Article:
“Unfortunately, people judge what they do not understand and that which falls outside of their viewpoint.  Sometimes their judgment of others masks their own insecurities and innate fears. People are not mean-spirited as a general rule.”  He glanced up the mountain at the Ballard estate with its gaudy displays.  “There are a few exceptions of course in every community.”

For the first time during their conversation, Egidius sensed that he knew this man somehow from somewhere.  “Have we met before?”

The reindeer herder placed his gloved hand on Egidius’ left shoulder.  “Many years ago when you were a boy during that tragic December before Christmas ended for you.”

Egidius was overwhelmed with emotion.  The window of the past lost its barriers, and the light of the dark day before Christmas flooded his mind with the news of his parents’ death.

Egidius had wanted a special snow globe for Christmas.  Back in the 1880s it was a rarity.

Unknown to Egidius, his parents had gone to the city to purchase it.  This was why they were on the train that late autumn wintery day.

The gas lights rekindled, and Egidius found himself alone with the reindeer.  Where did the reindeer herder go?  He wondered or was it just his imagination?

Walking back to Oak Street, he wondered why now all of these memories were coming back to him.  Arriving at his house, he was greeted by falling snow.  “December snow,” he whispered.

He remembered his mother’s words.  “December snow is special because it brings a promise of good things to come.”

Going into the house, he noticed a package on the foyer table.  The housekeeper Janice Keebler had left before his walk, and he did not remember that package was there before he left.

Going over to it, he picked it up and removed the brown paper.  It was a Christmas present with a purple ribbon.

“Purple was my favorite color,” he reminisced.  He recalled helping his mother decorate the tree with an assortment of colored ribbons and bows, but the purple ones were the dominant ones.

Removing the wrap, there was a white box which had a familiar scent. As the scent filled the air, another memory came flooding back.

It was French lavender.  The smell brought images of his mother as she sprayed the lovely fragrance around the tree.

“Lavender. What would we do without lavender in December,” she was fond of saying. She always had lavender candles lit on the mantle as well.

Opening the box, it was a snow globe. “Can it be,” he wondered.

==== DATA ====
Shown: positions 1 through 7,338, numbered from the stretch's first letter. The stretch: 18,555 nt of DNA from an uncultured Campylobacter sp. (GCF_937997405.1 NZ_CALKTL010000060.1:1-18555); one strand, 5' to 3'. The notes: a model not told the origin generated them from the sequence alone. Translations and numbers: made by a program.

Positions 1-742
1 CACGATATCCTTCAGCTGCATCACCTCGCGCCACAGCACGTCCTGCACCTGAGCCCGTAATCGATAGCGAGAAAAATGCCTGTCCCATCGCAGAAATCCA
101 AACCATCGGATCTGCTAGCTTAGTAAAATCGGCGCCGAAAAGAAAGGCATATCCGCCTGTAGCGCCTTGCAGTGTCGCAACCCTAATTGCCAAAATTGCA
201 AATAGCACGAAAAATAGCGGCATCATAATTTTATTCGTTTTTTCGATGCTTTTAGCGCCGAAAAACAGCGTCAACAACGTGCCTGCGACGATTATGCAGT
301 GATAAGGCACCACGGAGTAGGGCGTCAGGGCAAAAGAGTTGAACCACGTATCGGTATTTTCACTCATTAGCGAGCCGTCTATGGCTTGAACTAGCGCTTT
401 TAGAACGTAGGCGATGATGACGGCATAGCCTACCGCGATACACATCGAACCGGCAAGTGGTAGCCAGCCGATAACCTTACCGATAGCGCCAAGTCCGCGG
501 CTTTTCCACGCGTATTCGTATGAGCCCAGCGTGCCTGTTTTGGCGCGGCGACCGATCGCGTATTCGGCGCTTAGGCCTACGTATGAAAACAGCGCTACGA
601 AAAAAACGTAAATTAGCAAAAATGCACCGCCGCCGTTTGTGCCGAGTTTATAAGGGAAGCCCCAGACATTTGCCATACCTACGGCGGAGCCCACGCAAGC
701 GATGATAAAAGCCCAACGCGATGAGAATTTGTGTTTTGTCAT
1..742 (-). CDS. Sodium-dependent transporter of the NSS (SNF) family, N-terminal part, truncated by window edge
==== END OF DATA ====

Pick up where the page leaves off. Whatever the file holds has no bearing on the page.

As he removed it from the box, the memories of visiting the 1878 Paris Universal Exposition with his parents in September came back vividly.  He had become fascinated with the snow globe display.

It was just like the one he remembered—a man with an umbrella in a snow storm.  In the bottom of the box was a written note from his mother on her special Victorian lace paper.

“Our dearest Egidius, we hope you forgive us for leaving you with the Daniels as we went on our secret trip to find this Christmas present for you. We knew how much you wanted this.  May it bring years of joy and happiness to you when you see it.  Please remember us. With much love, Mother and Father.”

For a moment the words of his mother became audible.  Her sweet voice embraced him as he stood there in the foyer.

Holding the note, he went to the door.  For some reason he felt he needed to go outside.

Going out, the snow was falling as it did in the Nordic mountains, but across the street under the lamp, he saw the reindeer herder open an umbrella and walk away.  Calling out, “Wait!” his voice just reflected off the falling snow.

The wonder of it all was just too surreal for Egidius.  For the first time since he was ten, he felt a joy, a December joy which swells up in the hearts of children before Christmas.

The next afternoon when Jamie Piper was delivering the paper, he was astonished.  The Satterfield House was like a Yuletide ruby in a setting of pure snow resembling a snow globe which did not need to be shaken.

The man of Temperance who “did not believe in Christmas” did believe in his child’s heart.  It took a conversation and a lost gift to reawaken the spirit of the season.

Before you judge someone on their lack of spirit, ponder on why they behave the way they do.  Sometimes, the reason is a hidden agony of the soul, but December can fill the past with rapture to bring a joyous present.

If you are waiting for a very special Christmas gift, may it arrive when your time is right.  May you have a joyful Christmas!  Live Christmas well.

May you be blessed with belief and hope this Christmas season! May all your dreams come true for the New Year of 2018.


G. D. Williams © 2017